Last year ASUS released the Xonar HDAV; it’s a sound card. The Xonar HDAV’s claim to fame was its ability to bitstream Dolby TrueHD and DTS-HD MA over HDMI. Don’t have any idea what that means? I wrote a primer here last year, but I’ll give you the quick rundown.

Blu-ray discs are huge, you can store up to 50GB on a dual-layer disc. That’s not enough to store lossless video, but it’s enough to store lossless audio. In other words, you can have a bit-for-bit reproduction of the audio track that was mastered at a movie studio in your own home. For most consumers it’s cool as hell just for bragging rights, but for some super high end home theater enthusiasts it’s a perceived necessity.

These audio tracks are stored using one of two lossless compression algorithms: Dolby TrueHD or DTS-HD Master Audio. The content owners however were very nervous about putting these audio tracks on BDs, specifically allowing PC users access to them. After all, if you had unencrypted access to one of these tracks you could potentially...uh...idunno, turn them into MP3s? Stop going to the movies? I have no idea. Regardless, the studios were nervous and the result was a ridiculous requirement for security.

In order to play one of these tracks you have to properly implement what’s called a Protected Audio Path (PAP). I go into much greater detail about the encryption/decryption requirements for a PAP but you need OS, software, driver and hardware support for it. Windows Vista gave us OS support, ArcSoft and Cyberlink gave us software support and the GPU vendors gave us driver support - all we were lacking was the hardware.

The GPU vendors didn’t include support in their designs for a number of reasons, so no integrated or discrete graphics currently support sending these compressed audio streams over HDMI. Next year that will change, but for now it is what it is.

The only hope was for sound card makers to tackle the problem, but the sound card market isn’t what it was back in the 1990s. ASUS was the first to take it seriously, because, well, ASUS takes everything it does seriously.

The Xonar HDAV launched and as you’ll see, I haven’t reviewed it. When it first hit, driver support wasn’t there. Despite the hardware support, you couldn’t send TrueHD or DTS-HD MA over HDMI because the driver didn’t allow it. This part took months to fix, it took some more months to work out a number of other bugs and in that period I just gave up on it. I went back to it not too long ago and while it worked, I’d lost my interest.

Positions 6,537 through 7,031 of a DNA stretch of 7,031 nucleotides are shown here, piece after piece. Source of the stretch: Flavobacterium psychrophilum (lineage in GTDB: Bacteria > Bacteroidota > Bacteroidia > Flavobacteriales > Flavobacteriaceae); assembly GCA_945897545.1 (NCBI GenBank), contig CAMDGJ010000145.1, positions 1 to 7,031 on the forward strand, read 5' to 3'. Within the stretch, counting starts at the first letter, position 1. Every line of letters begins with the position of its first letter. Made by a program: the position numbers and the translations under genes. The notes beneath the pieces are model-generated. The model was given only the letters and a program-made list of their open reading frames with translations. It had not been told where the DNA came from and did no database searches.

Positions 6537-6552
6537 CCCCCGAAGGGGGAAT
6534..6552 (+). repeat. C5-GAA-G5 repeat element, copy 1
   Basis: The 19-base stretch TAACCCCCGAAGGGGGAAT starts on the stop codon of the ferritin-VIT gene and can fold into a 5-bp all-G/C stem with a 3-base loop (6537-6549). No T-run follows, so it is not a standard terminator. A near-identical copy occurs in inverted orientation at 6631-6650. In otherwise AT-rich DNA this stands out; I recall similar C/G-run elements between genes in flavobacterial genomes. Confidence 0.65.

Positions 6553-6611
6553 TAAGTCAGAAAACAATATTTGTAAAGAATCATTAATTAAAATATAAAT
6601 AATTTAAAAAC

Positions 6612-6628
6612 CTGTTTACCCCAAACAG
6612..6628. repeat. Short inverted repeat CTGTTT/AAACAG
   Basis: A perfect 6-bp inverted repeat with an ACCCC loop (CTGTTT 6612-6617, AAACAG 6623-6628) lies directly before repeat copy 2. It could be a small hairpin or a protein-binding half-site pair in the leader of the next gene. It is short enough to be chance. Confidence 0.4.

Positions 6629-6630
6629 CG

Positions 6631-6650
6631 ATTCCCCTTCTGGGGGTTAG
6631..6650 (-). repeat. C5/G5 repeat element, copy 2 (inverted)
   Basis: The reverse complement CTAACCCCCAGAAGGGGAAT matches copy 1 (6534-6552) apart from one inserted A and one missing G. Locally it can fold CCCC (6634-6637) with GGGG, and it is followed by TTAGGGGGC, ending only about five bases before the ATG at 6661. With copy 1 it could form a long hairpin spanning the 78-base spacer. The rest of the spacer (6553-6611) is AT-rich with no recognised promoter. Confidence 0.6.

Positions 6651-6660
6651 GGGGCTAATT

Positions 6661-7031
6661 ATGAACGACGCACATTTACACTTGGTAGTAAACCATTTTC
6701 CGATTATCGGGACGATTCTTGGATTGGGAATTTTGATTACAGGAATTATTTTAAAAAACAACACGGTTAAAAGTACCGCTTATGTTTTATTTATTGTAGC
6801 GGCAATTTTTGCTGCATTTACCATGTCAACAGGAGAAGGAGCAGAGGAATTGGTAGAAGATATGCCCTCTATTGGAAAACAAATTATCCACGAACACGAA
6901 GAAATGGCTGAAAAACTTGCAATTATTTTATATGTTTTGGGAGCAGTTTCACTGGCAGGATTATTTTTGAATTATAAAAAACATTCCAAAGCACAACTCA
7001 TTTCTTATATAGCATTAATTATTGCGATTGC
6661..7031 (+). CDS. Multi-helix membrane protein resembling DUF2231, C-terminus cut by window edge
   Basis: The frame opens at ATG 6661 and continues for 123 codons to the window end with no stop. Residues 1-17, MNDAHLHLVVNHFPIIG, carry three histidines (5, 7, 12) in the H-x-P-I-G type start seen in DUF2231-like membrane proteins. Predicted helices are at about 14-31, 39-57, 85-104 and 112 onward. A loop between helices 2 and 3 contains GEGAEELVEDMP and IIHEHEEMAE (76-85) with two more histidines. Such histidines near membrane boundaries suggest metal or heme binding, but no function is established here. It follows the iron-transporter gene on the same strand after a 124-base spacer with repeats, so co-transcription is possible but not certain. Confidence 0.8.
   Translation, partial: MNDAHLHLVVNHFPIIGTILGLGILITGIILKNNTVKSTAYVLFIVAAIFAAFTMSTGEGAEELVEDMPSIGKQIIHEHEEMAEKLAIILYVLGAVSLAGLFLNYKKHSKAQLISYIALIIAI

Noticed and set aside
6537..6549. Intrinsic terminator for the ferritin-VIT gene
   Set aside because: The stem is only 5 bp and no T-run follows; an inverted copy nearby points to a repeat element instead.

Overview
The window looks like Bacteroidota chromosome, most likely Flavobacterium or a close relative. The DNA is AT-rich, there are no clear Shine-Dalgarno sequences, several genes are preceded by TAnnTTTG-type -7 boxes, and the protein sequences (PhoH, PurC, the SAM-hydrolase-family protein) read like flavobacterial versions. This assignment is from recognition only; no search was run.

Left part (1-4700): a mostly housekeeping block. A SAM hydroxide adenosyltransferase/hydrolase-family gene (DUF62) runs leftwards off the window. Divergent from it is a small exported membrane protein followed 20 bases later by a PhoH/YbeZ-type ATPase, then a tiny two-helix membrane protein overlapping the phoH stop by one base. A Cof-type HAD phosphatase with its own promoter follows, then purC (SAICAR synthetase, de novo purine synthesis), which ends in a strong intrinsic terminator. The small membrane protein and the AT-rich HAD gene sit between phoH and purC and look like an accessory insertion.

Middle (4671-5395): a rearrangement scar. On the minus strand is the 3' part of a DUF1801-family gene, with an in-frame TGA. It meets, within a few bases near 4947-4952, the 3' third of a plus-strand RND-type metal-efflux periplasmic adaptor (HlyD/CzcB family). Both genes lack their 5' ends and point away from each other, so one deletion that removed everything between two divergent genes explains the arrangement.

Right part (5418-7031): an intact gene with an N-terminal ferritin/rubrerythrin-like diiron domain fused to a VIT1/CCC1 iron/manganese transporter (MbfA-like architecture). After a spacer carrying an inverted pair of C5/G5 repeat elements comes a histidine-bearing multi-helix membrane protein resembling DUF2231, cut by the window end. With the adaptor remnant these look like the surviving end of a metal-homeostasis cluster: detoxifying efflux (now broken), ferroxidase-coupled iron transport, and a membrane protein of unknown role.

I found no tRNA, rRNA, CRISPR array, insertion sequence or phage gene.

Before I ever heard of the ASUS card I heard that Creative Labs and Auzentech were working on one. I even wrote about it. I actually expected it to be out first, but for whatever reason it got pushed back. The card finally launched this year and today it finally received support from Cyberlink to bitstream these codecs without any loss in quality. The PowerDVD 9 patch notes tell you right here:

You do need PowerDVD 9 for this to work, no it doesn’t come bundled with the card, yes the latest patch is needed for it to work.

Auzentech sent me a card and I went to testing it. Perhaps it would be my one last hurrah with high end HTPCs before I accept fate and build a modest XBMC box for my needs.

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  • hu24ebr - Wednesday, September 02, 2009 - link

    I already have a slim ps3, and a home theater receiver that can bit stream, i tried to compare between the compressed and the pure audio, and I have failed to listen to any difference. Reply
  • cmdrdredd - Wednesday, September 02, 2009 - link

    [quote]I already have a slim ps3, and a home theater receiver that can bit stream, i tried to compare between the compressed and the pure audio, and I have failed to listen to any difference.[/quote]

    That's because there is no difference.
    Reply
  • Golgatha - Wednesday, September 02, 2009 - link

    Yeah, I thought about getting all excited about HD audio, but my ears just can't tell the difference. I have a 5.1 Klipsch setup too, so my speakers aren't super high end, but they aren't crap either.